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A Look in the Mirror

written by: Kathy Foust•edited by: Donna Cosmato•updated: 7/27/2009

This introductory genetics lesson plan to begin instructing your students on genetics. This genetics lesson plan is the first in a series that will narrow in focus as it goes along.

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    This genetics lesson plan is a simple introductory activity that allows students to use their own traits to develop interest in genetics. To complete the activity portion of this lesson plan, follow the instructions listed below.

    Ask students to take out a sheet of paper and a pencil. On the left side of the paper they should write the following list.

    • Height
    • Eyes
    • Skin Tone
    • Body Shape
    • Hair Color
    • Hand Shape
    • Foot Shape
    • Nose
    • Mouth
    • Teeth
    • Forehead

    After each word, students need to write a brief description of each characteristic listed. In other words, the students will be describing themselves piece by piece. Allow students 10-15 minutes to finish this portion of the activity. Once they have finished this, ask students to write the letter "M" for Mother or "F" for Father next to each description. If neither parent fits the description then students can write the letter "O" for other.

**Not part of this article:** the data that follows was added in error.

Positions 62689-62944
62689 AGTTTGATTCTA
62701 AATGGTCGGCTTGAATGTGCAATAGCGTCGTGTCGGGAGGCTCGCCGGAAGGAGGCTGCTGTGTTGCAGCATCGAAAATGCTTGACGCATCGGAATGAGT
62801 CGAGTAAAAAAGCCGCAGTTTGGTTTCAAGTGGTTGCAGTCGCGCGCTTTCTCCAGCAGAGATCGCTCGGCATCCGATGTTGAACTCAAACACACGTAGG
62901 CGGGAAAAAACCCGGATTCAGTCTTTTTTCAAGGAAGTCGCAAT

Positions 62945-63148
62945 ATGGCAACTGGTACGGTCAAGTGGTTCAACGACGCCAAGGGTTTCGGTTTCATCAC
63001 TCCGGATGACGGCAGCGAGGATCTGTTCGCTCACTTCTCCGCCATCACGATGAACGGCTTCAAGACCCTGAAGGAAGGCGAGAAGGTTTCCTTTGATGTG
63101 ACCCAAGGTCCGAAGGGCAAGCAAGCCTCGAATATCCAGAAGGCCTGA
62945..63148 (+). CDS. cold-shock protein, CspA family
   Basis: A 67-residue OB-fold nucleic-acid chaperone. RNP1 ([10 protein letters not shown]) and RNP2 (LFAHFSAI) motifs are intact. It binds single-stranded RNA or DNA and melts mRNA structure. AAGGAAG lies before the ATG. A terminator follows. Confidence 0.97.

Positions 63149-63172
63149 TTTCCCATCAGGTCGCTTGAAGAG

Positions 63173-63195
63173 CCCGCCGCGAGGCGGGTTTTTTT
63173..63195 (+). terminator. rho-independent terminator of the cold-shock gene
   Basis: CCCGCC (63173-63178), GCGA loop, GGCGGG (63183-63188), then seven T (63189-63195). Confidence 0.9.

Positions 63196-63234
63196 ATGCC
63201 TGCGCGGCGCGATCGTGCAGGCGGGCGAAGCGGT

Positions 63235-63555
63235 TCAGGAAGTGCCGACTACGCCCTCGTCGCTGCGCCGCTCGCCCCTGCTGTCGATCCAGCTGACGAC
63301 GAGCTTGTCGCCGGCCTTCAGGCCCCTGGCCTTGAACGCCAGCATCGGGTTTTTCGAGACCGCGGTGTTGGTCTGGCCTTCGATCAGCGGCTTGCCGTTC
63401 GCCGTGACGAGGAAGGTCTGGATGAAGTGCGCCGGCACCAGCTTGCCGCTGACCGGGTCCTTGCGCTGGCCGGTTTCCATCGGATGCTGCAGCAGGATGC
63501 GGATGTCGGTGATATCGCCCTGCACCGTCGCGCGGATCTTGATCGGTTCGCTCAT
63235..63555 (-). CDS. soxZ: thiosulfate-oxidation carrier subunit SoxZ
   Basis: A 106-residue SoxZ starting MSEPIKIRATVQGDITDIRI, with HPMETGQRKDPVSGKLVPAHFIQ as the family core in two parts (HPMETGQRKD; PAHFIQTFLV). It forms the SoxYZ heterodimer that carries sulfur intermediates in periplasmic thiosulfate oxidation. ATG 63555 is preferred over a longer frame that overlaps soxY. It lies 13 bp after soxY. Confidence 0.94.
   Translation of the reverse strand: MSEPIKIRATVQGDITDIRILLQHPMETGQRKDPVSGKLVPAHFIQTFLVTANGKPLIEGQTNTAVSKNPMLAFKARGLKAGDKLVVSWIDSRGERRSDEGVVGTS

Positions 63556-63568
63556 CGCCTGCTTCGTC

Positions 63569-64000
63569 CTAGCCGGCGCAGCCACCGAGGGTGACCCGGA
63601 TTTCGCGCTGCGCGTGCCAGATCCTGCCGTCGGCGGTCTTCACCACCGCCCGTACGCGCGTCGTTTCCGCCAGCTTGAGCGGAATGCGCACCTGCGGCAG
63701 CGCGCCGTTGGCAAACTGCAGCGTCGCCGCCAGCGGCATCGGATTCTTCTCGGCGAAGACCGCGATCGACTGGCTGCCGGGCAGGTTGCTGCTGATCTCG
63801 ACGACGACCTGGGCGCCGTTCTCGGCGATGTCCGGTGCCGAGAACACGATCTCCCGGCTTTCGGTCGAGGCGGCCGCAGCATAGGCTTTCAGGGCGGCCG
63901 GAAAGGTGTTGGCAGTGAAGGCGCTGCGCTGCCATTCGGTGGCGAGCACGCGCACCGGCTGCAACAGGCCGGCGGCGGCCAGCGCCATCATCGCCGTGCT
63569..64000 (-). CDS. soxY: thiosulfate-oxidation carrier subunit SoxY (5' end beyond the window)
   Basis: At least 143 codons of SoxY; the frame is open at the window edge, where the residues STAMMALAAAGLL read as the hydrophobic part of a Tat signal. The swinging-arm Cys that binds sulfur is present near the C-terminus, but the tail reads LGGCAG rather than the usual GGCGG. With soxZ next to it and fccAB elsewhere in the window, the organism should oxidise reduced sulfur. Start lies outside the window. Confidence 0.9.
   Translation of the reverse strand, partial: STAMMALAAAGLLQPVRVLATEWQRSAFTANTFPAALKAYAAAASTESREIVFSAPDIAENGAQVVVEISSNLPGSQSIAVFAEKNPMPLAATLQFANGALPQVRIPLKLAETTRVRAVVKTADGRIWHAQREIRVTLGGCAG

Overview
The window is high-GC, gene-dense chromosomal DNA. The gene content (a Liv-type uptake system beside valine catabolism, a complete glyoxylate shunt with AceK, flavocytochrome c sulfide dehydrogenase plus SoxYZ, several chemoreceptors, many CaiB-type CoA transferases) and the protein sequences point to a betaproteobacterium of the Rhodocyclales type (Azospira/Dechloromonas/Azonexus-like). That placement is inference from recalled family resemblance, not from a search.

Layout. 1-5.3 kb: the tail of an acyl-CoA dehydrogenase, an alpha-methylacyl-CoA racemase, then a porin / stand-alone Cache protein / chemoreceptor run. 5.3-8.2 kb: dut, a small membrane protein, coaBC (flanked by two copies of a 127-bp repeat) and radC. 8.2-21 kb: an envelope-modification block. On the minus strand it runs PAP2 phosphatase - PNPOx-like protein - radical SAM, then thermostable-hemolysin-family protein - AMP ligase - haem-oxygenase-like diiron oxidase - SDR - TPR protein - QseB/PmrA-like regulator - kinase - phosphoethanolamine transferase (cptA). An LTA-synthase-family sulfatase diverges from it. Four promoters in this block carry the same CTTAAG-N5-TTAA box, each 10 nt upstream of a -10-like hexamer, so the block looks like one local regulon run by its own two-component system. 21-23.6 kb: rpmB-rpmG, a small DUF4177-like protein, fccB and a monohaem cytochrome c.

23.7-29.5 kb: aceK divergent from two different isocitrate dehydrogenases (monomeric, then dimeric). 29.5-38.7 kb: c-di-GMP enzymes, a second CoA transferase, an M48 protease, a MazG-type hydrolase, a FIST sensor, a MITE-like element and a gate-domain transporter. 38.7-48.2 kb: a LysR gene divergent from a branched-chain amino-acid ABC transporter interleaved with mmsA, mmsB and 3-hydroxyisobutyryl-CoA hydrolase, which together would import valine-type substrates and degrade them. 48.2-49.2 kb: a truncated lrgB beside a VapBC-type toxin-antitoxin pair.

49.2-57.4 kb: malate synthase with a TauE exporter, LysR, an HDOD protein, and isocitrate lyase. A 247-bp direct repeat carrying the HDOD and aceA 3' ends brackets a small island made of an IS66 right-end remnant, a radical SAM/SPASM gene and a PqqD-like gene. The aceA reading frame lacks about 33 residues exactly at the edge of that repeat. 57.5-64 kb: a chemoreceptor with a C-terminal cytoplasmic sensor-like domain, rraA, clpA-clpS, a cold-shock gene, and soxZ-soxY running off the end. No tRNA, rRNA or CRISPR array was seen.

After students have finished filling out their papers, discuss the results with students. Point out any excessive commonalities such as the fact that students who have a parent with browns eyes also tend to have brown eyes. Explain to students that finding out exactly where their traits come from is actually a matter of tracing their genetics.

    Give students a brief idea of what genetics is and ask them if they are familiar with the term. This may start a general discussion on topics such as cloning. Allow the discussion to continue and allow students to voice their opinion. Genetics lessons can be difficult and even tedious for some students. The entire point of this lesson plan is to create some interest about genetics in your science students.

    Point out to students that some genetic traits are stronger than others and ask students if they notice any dominant traits on their family such as the majority of the family having the same eye color or hair color. Have fun with this project and encourage your students to!